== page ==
Diet Coke and Coke Zero react better with Mentos than regular Coke does because of the absence of sugar. A lack of sugar makes the soda mixture less viscous, given the presence of sweeteners, like aspartame, lowering the surface tension even more than usual. This in turns means that the carbon dioxide gas is more rapidly released. The nucleation process is also faster, leading to higher gas pressure. 

We can see how much better Diet Coke and Coke Zero react with Mentos just by looking at the experiment we showed earlier: both of these sugar-free sodas produced fountains that exceeded 2.5 metres, while the fountain produced by regular Coke barely reached 1.5 metres. So, in a nutshell (or, more aptly, a Mentos shell), soda mixtures with more sugar in them are more viscous, making their reactions less powerful.

The Coke-Mentos science experiment is certainly fun to do – but it’s also messy, so we recommend doing it outside or in an easily-cleaned space, like a bath! If you’re still on the fence about trying it, it may help to know that the experiment also provides some basic insights on the chemical and physical properties of reactants – so it’s an educational experiment, too!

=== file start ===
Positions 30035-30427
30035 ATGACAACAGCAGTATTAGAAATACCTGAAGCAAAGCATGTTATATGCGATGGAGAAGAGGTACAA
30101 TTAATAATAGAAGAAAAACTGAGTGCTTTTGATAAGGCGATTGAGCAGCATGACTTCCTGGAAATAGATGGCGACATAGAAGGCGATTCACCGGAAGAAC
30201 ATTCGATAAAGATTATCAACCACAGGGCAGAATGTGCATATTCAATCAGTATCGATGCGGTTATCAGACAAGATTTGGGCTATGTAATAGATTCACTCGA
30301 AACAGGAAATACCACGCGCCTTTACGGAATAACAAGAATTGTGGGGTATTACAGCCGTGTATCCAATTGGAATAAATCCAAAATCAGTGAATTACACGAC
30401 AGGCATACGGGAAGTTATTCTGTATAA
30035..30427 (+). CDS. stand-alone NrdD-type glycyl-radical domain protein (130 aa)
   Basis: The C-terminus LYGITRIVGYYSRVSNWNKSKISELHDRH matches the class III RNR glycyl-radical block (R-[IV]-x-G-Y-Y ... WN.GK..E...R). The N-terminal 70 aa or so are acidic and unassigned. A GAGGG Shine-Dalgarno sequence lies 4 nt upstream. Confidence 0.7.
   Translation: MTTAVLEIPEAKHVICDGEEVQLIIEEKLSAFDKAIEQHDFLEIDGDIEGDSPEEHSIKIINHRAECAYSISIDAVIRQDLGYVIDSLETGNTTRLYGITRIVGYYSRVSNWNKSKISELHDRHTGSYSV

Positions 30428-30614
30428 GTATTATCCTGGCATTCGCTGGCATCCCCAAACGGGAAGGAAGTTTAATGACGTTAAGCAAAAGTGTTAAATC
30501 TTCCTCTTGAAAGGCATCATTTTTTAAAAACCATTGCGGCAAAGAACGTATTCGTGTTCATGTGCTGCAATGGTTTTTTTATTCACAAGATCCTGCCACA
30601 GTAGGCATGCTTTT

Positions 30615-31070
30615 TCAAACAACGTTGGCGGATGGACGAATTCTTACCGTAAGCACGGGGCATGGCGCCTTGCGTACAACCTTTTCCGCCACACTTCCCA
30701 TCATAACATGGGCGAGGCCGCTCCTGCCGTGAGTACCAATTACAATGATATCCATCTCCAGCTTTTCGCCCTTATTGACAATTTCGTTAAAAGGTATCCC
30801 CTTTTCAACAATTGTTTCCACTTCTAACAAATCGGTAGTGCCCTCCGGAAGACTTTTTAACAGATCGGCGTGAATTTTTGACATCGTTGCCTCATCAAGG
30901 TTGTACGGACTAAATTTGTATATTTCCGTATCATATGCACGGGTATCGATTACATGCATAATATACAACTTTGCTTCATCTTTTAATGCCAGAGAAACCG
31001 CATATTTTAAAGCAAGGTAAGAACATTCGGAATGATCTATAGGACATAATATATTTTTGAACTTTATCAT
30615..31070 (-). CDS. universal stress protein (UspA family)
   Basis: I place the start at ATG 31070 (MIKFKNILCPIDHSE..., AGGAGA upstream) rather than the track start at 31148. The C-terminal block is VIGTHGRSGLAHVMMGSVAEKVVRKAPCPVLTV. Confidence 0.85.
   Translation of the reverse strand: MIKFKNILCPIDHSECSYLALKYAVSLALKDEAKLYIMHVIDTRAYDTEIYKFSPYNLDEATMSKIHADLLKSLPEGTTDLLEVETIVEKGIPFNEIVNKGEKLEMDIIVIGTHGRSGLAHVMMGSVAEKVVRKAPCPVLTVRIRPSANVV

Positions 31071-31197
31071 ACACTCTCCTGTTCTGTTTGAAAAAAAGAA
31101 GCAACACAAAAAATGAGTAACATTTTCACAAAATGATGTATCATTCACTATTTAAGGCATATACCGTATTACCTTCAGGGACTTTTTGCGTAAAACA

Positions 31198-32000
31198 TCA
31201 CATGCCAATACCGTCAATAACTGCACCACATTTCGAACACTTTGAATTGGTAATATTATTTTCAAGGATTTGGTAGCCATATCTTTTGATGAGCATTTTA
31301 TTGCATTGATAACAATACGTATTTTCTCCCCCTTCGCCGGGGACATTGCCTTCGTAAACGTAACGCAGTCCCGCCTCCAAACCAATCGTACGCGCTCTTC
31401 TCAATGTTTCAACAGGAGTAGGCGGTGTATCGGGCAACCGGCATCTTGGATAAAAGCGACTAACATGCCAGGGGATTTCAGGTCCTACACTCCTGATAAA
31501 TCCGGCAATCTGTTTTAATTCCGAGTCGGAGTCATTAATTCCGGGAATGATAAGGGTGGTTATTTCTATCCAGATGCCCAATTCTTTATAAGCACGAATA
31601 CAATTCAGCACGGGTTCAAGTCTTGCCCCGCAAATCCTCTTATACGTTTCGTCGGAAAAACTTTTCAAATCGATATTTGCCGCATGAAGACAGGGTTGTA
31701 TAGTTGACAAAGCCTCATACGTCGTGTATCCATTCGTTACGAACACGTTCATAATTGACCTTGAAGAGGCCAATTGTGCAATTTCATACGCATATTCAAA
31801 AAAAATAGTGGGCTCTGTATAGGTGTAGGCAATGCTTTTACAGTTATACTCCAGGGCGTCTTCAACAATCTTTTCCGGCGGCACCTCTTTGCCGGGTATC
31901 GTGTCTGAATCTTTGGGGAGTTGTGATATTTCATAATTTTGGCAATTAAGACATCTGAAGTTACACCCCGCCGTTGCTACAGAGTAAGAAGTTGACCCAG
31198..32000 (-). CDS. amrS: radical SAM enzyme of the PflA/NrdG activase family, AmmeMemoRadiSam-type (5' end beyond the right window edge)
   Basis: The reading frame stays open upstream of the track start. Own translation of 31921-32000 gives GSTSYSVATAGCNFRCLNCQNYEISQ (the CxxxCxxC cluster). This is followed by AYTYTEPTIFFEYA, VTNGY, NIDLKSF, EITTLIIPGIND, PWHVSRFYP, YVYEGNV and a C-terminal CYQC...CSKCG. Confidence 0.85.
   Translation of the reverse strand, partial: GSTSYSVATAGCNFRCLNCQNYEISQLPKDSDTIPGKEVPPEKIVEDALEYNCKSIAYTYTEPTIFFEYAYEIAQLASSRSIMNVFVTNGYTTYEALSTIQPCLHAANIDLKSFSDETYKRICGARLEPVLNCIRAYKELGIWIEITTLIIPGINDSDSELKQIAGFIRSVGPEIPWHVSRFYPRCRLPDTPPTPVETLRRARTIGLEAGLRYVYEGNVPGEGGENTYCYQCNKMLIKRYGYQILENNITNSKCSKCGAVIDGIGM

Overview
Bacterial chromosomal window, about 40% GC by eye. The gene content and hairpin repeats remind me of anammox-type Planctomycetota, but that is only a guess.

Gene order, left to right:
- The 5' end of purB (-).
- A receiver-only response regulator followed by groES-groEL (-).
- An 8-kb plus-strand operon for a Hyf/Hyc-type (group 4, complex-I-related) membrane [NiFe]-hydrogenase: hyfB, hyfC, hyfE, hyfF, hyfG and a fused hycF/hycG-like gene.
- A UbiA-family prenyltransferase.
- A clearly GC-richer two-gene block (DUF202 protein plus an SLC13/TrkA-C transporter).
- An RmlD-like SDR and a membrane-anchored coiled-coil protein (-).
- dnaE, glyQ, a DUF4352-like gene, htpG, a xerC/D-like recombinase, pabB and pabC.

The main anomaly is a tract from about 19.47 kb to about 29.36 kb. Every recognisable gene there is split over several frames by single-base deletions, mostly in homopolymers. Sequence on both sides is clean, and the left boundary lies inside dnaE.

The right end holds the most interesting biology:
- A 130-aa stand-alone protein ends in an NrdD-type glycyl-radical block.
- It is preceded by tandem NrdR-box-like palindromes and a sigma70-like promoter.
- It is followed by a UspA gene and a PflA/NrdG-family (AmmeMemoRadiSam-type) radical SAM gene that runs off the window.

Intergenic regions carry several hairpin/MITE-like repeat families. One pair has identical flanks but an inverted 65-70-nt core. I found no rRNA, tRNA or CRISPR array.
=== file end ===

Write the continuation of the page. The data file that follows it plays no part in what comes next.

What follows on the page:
All content published on the ReAgent.co.uk blog is for information only. The blog, its authors, and affiliates cannot be held responsible for any accident, injury or damage caused in part or directly from using the information provided. Additionally, we do not recommend using any chemical without reading the Material Safety Data Sheet (MSDS), which can be obtained from the manufacturer. You should also follow any safety advice and precautions listed on the product label. If you have health and safety related questions, visit HSE.gov.uk.